The Design Cheat Sheet: Everything You Need to Know About Brutalist Design
If you're like us, you've heard the term Brutalism thrown around by design-minded style stars. Blame it on the widespread popularity of '70s-inspired fashion trends, historical films, and disco music. From architectural descriptions to individual pieces of furniture, materials, and colour palettes, Brutalist style seems to have earned a permanent spot on the décor trend list. But what exactly is it and how do you describe it? That's where things get a little more complicated.
Even if you are familiar, it can be hard to keep track of the difference between all of the major design periods and their contemporary influences. Read on for our quick primer on Brutalist furniture to learn what makes it stand out in a sea of other terms—like midcentury modern and art deco—so you can exchange cocktail party banter with the best of them. And if you're feeling inspired, shop the rough-around-the-edges pieces throughout this cheat sheet to Brutalist design.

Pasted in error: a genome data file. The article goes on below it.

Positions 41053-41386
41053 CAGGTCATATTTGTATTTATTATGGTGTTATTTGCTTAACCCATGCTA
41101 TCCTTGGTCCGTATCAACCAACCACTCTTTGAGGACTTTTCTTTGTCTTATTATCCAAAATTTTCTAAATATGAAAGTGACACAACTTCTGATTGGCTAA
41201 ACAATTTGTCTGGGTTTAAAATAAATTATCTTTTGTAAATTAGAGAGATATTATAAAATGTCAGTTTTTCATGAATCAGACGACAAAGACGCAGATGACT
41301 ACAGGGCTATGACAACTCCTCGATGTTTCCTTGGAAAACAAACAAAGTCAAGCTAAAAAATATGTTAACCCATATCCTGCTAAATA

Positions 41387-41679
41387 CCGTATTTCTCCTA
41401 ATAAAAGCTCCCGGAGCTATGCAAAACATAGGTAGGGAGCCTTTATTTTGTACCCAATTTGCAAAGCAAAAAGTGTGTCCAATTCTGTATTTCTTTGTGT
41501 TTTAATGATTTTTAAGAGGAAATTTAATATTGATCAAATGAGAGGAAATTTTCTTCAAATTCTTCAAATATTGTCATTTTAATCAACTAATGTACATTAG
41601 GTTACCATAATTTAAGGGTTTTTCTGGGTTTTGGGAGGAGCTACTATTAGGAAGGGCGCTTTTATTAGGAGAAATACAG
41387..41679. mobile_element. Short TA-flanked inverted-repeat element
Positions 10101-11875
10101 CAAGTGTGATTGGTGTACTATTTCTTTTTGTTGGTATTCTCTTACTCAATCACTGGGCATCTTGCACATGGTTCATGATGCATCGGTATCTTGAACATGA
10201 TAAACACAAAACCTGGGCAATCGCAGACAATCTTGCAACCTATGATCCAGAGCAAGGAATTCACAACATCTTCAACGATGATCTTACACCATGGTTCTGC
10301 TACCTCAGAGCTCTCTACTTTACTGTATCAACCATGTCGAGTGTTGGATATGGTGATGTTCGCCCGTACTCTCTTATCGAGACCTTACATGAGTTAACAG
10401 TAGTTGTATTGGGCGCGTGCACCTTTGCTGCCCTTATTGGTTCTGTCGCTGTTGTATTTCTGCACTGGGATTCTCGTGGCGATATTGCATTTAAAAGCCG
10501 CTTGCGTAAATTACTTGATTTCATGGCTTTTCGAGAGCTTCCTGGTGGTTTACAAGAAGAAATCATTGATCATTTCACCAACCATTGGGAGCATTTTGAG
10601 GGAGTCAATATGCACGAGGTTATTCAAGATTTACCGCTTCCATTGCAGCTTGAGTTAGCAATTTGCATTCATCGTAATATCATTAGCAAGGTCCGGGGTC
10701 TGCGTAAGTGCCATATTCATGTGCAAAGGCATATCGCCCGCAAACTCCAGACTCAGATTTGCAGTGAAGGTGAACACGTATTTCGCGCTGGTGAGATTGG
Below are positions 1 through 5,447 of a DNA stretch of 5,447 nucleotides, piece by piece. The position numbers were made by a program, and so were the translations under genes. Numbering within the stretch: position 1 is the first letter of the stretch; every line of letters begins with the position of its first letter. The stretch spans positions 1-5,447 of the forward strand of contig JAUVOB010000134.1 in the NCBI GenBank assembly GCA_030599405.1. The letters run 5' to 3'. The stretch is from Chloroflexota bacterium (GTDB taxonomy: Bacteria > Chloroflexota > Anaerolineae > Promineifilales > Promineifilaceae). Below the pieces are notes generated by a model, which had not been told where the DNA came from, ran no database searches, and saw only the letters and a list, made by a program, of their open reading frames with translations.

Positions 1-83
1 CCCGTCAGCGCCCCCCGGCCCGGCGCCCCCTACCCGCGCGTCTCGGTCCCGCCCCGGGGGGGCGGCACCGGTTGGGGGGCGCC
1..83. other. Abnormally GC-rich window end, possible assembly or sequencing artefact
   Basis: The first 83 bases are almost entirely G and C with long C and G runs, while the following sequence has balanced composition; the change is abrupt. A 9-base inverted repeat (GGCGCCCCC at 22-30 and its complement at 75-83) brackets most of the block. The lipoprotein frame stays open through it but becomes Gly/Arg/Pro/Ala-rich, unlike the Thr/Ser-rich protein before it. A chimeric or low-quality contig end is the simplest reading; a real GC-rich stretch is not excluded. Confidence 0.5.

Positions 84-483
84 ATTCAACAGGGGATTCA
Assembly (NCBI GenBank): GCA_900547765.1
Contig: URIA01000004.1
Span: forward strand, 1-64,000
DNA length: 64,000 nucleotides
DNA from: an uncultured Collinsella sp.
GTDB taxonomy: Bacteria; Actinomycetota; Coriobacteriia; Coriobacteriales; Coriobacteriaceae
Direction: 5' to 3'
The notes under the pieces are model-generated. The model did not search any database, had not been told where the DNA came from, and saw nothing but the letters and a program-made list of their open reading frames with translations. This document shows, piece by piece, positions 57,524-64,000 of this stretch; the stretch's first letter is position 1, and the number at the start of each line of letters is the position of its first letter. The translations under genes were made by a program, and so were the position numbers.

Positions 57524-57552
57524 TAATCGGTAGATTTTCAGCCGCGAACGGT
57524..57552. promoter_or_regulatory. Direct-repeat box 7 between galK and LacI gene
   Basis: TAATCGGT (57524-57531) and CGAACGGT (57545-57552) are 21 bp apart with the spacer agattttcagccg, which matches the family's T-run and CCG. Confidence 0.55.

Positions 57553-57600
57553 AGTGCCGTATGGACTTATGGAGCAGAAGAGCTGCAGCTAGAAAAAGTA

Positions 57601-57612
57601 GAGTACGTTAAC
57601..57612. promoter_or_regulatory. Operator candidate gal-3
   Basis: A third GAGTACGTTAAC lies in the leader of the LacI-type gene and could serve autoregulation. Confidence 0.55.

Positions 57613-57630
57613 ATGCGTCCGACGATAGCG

The Historical Context
Popular in the 1960s and 1970s, Brutalism originated post–World War II when the design of low-cost housing and government buildings was composed of mainly raw, unrefined materials. The architects and builders sought to project a sense of strength through their fortress-like designs, while also celebrating the imperfect appeal of handmade items. It's literally scrappy.
The Contemporary Applications
Today we're seeing Brutalist furniture emerge through statement pieces that can blend into a variety of design styles. The look is most commonly manifested in lighting and wall sculptures, but you can find a variety of vintage and contemporary consoles, sideboards, and armoires that exhibit characteristics of Brutalism. Cast concrete furniture is another raw yet sophisticated way to bring this look into your own space.
Slide In a Side Table:
The Quick Reference Guide
The Six Major Adjectives: raw, industrial, post-apocalyptic, somber, rough, and mechanical
The Defining Characteristics: hard edges, jagged shapes, rough surfaces, patinated finishes, asymmetrical organic designs, and metallic colour palettes
The Common Materials: concrete, steel, glass, bronze, and iron
The Cocktail Party Lines
If you're wondering how to use it in a sentence, consider some of the thought-starters below:
"Were you loving the Brutalist furniture in the American Hustle sets as much as I was?"
"That ragged, rusty metal sculpture is totally Brutalist-chic."
"Raw concrete furniture is so hot right now. It references Brutalism in such a modern, sophisticated way, don't you think?"
Names to Know
The Original Tastemakers: Curtis Jeré, Paul Evans, and Tom Greene
The Modern Fans: Kelly Wearstler, Jonathan Adler, and Blackman Cruz